Brando, S., Coe, J. 2022. Confronting back-of-house traditions: Primates as a case study. Journal of Zoological and Botanical Gardens 3(3), 366–397.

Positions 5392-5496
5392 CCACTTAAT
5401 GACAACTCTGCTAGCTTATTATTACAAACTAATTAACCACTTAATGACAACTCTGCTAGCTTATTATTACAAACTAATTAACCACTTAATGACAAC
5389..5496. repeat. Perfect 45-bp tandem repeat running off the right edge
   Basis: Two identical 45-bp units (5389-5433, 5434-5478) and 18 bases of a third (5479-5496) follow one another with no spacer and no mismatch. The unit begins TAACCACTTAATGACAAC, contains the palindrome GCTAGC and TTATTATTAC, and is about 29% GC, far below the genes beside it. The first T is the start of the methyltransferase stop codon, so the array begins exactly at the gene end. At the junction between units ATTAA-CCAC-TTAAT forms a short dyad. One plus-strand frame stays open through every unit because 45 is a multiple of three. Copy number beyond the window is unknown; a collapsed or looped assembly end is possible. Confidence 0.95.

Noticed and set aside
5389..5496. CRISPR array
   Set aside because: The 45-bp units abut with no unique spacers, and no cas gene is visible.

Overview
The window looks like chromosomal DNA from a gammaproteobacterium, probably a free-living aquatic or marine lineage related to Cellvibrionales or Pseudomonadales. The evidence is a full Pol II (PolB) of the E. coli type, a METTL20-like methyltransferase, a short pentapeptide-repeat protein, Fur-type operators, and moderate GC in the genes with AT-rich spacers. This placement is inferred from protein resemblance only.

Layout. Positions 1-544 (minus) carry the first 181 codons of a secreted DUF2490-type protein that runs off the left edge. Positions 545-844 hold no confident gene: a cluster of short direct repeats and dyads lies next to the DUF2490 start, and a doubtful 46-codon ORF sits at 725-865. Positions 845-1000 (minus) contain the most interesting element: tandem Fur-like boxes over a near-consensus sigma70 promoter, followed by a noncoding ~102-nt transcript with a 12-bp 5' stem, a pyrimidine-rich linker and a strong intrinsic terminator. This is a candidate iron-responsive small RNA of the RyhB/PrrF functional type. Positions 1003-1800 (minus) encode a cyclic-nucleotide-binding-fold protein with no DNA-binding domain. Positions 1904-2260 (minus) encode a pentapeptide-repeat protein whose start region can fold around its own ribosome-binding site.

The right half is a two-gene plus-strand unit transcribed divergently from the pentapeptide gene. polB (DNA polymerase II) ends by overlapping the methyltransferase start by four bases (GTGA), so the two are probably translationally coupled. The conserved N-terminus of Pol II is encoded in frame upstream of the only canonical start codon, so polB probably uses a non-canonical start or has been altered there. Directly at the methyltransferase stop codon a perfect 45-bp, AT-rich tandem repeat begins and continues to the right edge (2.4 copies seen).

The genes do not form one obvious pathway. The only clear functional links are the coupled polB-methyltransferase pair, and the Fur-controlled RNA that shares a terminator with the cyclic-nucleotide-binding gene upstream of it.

This review commentary focuses on traditional management practices and facility design with suggested improvements in non-public primate management areas, often called “back-of-house”, (henceforth BOH) in zoos, sanctuaries, and research facilities. Progress has been made toward improving animal quality of life in larger, more naturalistic, and enriched indoor and outdoor display areas. However, the quality of life in BOH areas has improved little in comparison. Basic management, regulatory, structural, and spatial BOH environments are lagging, especially in the developing world, and animals may be confined in less enriching spaces for substantial periods of the 24 h day. We reviewed traditional management policy and practice, as well as newer training, enrichment, and welfare policies and actions, and suggested alternatives for structural environments and spatial environments. The suggestions included using more animal-friendly construction materials and animal–computer interaction, providing greater control of the ambient environment and choice of access to multiple areas by the animals themselves, and designing for optimal animal wellbeing at all times, including when caregivers are no longer present. Case studies focused on primates were included. We concluded by suggesting a new, integrated design model based not upon rote standards and old models but building on empirical foundations while embracing empathy and innovation.